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Ramesh Sujanani: Global warming and water supplies

Published:Wednesday | September 2, 2015 | 12:00 AMRamesh Sujanani

Approximately two years ago, former president of the National Water Commission (NWC) E.G. Hunter made a comment on enlargement of the reservoir and dams in Jamaica, Hermitage and Mona. He mentioned that the cost of any rehabilitation of existing storage was not worth the cost; and that the rest of the island is generally self-sustaining in water. Moving the water from source to usage areas was what was necessary to alleviate problems (matching supply to consumption).

At the present time, NWC relies on its water trucks to fill the need, and I would add to the solution - piping water from St Ann and St James to the nearest points on the system, which can be accommodated.

This is expensive, no doubt, but not as costly as say 20 new mobile reservoirs, or constant dredging of Hermitage. I would hope that the National Works Agency would take current rainfall sessions seriously and not hinge on better rainfall next year to meet the country's needs. Saving water, better transfers between sources, improved storage; all have to be considered priority; otherwise next year we may be drinking seawater (hopefully, treated).

(I note that a significant amount of bottled water is available in the supermarket and stores in Jamaica, and I have no problems if the source is Jamaican water. If not, it is a waste of money with and imports of water should be ceased; any savings passed on to water projects).

This year has been one of the most uncomfortable with heat, and last August, it appears from worldwide data, has been the hottest month in 130 years. Clearly, major effort has to be made in restricting carbon by-products into the atmosphere, which seems to be a reason. The carbon is attributed to burnt fossil fuel, oil, gas, coal and similar products, and has been largely ignored by various nations. But the carbon dioxide (and monoxides) so produced is a requirement for the growth of vegetation; this way, nature maintains a balance, which is upset by more CO2 that cannot be handled. This is one of the anomalies of global warming, because, in my opinion, nature will take as much as we produce, including excesses.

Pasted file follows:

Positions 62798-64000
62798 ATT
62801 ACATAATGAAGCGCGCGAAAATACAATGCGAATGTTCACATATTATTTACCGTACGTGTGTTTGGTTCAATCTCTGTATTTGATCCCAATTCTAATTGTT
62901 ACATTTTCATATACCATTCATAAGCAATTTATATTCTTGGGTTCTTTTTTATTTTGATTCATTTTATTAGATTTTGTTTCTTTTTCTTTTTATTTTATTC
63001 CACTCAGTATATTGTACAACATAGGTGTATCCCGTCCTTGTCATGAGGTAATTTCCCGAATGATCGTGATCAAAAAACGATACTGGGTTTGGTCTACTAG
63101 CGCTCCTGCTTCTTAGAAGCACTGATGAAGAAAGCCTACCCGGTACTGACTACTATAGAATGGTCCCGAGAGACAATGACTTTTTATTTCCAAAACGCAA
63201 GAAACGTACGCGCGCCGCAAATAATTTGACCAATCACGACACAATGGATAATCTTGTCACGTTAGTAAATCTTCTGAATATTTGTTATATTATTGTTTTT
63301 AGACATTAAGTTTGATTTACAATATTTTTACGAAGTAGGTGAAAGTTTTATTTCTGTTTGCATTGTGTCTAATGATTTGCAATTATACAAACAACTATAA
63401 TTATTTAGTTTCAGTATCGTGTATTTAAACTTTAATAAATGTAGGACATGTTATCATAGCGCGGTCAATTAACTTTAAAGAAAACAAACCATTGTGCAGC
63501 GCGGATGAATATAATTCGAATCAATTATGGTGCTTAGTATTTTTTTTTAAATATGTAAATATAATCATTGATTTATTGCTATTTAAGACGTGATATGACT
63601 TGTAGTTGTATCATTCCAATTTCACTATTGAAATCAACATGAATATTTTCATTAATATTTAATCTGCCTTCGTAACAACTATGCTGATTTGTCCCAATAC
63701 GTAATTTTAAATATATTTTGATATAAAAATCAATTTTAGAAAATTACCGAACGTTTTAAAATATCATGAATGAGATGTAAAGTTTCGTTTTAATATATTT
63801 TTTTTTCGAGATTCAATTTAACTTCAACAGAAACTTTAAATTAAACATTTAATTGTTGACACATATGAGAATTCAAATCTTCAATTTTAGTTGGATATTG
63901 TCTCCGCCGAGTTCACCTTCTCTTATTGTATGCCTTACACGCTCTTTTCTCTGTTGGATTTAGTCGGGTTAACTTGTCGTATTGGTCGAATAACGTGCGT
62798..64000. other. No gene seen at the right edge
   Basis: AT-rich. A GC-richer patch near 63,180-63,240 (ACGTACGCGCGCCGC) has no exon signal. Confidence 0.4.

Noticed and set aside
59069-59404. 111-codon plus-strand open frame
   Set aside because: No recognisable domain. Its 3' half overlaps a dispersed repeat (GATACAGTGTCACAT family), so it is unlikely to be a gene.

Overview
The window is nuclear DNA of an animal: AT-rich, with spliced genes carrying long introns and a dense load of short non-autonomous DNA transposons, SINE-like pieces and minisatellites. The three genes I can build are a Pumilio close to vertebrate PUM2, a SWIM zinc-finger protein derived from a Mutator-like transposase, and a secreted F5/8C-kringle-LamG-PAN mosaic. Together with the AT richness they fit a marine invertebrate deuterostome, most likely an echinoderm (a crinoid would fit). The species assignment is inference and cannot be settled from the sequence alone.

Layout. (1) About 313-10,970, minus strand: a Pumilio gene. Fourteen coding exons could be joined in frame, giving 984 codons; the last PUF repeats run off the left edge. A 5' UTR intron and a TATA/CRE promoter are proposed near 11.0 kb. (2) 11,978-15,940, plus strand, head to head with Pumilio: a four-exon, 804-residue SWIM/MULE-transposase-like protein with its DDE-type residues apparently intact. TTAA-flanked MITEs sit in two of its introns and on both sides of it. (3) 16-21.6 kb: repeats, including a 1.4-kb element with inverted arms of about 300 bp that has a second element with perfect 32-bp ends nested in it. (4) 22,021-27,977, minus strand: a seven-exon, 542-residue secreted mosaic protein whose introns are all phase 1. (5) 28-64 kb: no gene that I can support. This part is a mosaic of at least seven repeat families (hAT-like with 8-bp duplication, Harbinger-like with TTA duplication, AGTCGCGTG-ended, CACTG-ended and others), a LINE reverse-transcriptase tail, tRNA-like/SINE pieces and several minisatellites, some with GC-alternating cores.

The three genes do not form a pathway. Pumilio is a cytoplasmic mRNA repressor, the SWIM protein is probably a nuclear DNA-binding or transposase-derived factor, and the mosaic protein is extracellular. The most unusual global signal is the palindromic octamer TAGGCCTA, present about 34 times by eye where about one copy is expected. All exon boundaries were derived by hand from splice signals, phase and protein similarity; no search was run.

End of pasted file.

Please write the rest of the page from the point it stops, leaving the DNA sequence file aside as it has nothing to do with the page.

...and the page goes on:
There is one other major reason: Weather scientists working with global warming have theorised in the past, and predict in future years to come, the warming and cooling phenomenon of 'El NiÒo' and 'La NiÒa'. This contributes more to warming than previously thought, equivalent to several hundred million atomic bombs released at Hiroshima in the Second World War.

Though the Pacific Ocean covers one-third of the Earth's surface, its condition affects the climate of the whole Earth. The Pacific periodically goes through El NiÒo to stage La NiÒa and vice versa, creating energies which will motivate and manage hurricanes. In an 'El NiÒo', warm waters cover a sizable percentage of the Pacific's area, and this heats the atmosphere. (J.C. Curry, Donald Rapp, Climate, etc). This has correlated the global warming and CO2 concentration in the past hundred years. Here is what these mean:


El Niño


El Niño  means The Little Boy, or Christ Child in Spanish. El Niño , was originally recognised by fishermen off the coast of South America in the 1600s, with the appearance of unusually warm water in the Pacific Ocean. The name was chosen based on the time of year (around December) during which these warm-water events tended to occur.

The term El Niño refers to the large-scale ocean-atmosphere climate interaction linked to a periodic warming in sea surface temperatures across the central and east-central Equatorial Pacific.

Typical El Niño effects are likely to develop over North America during the upcoming winter season. Those include warmer-than-average temperatures over western and central Canada, and over the western and northern United States. Wetter-than-average conditions are likely over portions of the US Gulf Coast and Florida while drier-than-average conditions can be expected in the Ohio Valley and the Pacific Northwest. The presence of El Niño can significantly influence weather patterns, ocean conditions, and marine fisheries across large portions of the globe for an extended period of time.


La Niña


La Niña means The Little Girl in Spanish. La Niña is also sometimes called El Viejo, anti-El Niño , or simply "a cold event".

La Niña episodes represent periods of below-average sea-surface temperatures across the east-central Equatorial Pacific. Global climate La Niña impacts tend to be opposite those of El Niño  impacts.

In the tropics, ocean temperature variations in La Niña also tend to be opposite those of El Niño .

During a La Niña year, winter temperatures are warmer than normal in the Southeast and cooler than normal in the Northwest.